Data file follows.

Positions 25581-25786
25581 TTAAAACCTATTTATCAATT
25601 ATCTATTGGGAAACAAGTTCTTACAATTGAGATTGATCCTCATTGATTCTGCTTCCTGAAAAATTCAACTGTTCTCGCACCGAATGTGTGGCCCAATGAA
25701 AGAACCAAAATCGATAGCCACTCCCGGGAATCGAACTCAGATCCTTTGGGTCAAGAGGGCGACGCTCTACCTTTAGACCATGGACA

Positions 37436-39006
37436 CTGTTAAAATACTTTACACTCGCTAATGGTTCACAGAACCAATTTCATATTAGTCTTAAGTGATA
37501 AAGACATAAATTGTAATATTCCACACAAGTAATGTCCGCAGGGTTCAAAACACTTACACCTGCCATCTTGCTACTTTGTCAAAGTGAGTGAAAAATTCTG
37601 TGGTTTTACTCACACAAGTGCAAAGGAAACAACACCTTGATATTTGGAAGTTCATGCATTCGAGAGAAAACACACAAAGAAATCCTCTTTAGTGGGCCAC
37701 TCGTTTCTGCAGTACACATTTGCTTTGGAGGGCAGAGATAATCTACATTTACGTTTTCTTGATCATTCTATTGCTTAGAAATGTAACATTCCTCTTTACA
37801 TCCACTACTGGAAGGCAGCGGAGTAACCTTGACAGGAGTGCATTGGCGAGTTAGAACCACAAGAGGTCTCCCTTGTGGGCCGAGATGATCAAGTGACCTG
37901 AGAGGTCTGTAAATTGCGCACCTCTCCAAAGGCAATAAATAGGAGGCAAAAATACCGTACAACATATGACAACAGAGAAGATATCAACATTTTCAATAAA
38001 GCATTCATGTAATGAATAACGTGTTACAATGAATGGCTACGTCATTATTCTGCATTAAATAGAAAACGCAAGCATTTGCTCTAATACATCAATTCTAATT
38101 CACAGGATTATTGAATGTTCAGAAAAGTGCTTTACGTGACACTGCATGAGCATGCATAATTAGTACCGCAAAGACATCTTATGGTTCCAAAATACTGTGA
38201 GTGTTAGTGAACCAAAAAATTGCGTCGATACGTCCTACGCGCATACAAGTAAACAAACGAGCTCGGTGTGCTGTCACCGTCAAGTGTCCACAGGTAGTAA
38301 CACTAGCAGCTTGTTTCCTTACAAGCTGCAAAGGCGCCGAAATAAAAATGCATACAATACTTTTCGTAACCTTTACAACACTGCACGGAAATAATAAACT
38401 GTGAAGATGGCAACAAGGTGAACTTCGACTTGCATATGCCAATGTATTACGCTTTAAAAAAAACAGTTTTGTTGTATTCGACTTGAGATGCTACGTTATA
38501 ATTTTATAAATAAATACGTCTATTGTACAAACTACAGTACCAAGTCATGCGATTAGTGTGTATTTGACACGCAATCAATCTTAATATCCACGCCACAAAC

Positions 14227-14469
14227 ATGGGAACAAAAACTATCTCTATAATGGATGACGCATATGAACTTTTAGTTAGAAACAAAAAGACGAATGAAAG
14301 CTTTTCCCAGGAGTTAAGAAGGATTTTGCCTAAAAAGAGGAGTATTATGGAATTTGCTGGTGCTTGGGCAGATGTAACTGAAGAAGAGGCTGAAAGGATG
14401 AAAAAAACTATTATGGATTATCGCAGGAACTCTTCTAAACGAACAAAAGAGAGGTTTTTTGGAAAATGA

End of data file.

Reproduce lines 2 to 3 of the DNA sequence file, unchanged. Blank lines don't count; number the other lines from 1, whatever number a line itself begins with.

25581 TTAAAACCTATTTATCAATT
25601 ATCTATTGGGAAACAAGTTCTTACAATTGAGATTGATCCTCATTGATTCTGCTTCCTGAAAAATTCAACTGTTCTCGCACCGAATGTGTGGCCCAATGAA